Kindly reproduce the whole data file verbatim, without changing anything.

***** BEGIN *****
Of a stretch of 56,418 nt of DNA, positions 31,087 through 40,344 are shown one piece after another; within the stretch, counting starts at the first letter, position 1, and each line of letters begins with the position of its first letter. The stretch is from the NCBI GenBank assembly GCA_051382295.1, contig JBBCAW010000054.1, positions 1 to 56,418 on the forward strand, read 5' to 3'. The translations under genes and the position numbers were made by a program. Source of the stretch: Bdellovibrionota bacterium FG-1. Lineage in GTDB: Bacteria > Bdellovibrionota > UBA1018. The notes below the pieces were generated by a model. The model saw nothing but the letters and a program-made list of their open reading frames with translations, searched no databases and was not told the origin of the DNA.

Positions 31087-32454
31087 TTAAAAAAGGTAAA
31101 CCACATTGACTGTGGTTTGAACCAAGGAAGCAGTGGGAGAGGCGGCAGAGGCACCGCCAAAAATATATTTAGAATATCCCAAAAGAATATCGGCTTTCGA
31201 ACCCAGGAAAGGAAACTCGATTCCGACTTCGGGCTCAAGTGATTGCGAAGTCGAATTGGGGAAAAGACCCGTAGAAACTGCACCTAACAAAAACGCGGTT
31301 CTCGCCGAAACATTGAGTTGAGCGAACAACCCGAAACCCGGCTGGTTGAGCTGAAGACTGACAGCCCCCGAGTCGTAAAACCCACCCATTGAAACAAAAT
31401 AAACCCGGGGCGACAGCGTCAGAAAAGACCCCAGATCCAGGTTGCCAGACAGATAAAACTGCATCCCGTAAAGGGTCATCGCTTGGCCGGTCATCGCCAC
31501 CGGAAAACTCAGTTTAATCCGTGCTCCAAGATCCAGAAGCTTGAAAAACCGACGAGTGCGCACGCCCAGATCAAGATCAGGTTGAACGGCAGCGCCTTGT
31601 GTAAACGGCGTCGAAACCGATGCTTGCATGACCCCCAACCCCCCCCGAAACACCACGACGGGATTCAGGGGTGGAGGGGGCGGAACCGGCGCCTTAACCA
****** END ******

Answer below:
Of a stretch of 56,418 nt of DNA, positions 31,087 through 40,344 are shown one piece after another; within the stretch, counting starts at the first letter, position 1, and each line of letters begins with the position of its first letter. The stretch is from the NCBI GenBank assembly GCA_051382295.1, contig JBBCAW010000054.1, positions 1 to 56,418 on the forward strand, read 5' to 3'. The translations under genes and the position numbers were made by a program. Source of the stretch: Bdellovibrionota bacterium FG-1. Lineage in GTDB: Bacteria > Bdellovibrionota > UBA1018. The notes below the pieces were generated by a model. The model saw nothing but the letters and a program-made list of their open reading frames with translations, searched no databases and was not told the origin of the DNA.

Positions 31087-32454
31087 TTAAAAAAGGTAAA
31101 CCACATTGACTGTGGTTTGAACCAAGGAAGCAGTGGGAGAGGCGGCAGAGGCACCGCCAAAAATATATTTAGAATATCCCAAAAGAATATCGGCTTTCGA
31201 ACCCAGGAAAGGAAACTCGATTCCGACTTCGGGCTCAAGTGATTGCGAAGTCGAATTGGGGAAAAGACCCGTAGAAACTGCACCTAACAAAAACGCGGTT
31301 CTCGCCGAAACATTGAGTTGAGCGAACAACCCGAAACCCGGCTGGTTGAGCTGAAGACTGACAGCCCCCGAGTCGTAAAACCCACCCATTGAAACAAAAT
31401 AAACCCGGGGCGACAGCGTCAGAAAAGACCCCAGATCCAGGTTGCCAGACAGATAAAACTGCATCCCGTAAAGGGTCATCGCTTGGCCGGTCATCGCCAC
31501 CGGAAAACTCAGTTTAATCCGTGCTCCAAGATCCAGAAGCTTGAAAAACCGACGAGTGCGCACGCCCAGATCAAGATCAGGTTGAACGGCAGCGCCTTGT
31601 GTAAACGGCGTCGAAACCGATGCTTGCATGACCCCCAACCCCCCCCGAAACACCACGACGGGATTCAGGGGTGGAGGGGGCGGAACCGGCGCCTTAACCA